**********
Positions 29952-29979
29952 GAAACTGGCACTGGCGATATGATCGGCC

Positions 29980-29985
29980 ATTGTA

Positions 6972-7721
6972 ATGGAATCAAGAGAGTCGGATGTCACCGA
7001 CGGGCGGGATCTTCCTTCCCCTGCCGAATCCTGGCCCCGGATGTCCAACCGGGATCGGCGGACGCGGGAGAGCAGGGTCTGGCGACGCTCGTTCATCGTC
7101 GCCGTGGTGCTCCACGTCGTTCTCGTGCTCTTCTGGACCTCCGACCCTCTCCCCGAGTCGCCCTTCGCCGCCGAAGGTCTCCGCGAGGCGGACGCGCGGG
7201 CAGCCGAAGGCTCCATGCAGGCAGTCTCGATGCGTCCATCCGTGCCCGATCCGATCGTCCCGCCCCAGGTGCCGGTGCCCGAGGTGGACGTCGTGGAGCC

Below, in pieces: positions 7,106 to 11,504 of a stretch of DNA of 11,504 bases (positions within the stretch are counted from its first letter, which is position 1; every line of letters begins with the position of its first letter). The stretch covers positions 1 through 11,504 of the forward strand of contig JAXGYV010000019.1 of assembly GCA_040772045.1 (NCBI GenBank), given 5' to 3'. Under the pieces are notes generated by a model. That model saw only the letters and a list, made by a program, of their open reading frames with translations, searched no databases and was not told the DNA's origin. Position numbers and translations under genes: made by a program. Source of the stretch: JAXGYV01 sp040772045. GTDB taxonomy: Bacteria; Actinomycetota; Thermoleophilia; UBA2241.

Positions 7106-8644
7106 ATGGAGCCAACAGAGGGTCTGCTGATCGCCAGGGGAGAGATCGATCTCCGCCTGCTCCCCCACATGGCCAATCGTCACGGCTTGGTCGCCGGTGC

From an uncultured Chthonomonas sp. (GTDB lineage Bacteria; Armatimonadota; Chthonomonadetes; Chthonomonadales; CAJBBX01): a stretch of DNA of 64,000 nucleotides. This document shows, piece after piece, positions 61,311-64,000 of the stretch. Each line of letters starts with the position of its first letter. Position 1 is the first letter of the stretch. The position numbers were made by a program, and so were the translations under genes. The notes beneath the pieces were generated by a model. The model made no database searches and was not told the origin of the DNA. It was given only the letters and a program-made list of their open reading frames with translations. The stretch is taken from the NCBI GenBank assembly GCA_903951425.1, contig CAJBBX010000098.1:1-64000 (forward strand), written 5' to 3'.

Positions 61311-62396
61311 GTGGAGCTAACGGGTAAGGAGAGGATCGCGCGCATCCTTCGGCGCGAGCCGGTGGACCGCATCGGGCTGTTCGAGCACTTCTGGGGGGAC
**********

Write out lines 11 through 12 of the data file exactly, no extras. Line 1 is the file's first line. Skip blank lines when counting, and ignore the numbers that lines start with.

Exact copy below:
Positions 7106-8644
7106 ATGGAGCCAACAGAGGGTCTGCTGATCGCCAGGGGAGAGATCGATCTCCGCCTGCTCCCCCACATGGCCAATCGTCACGGCTTGGTCGCCGGTGC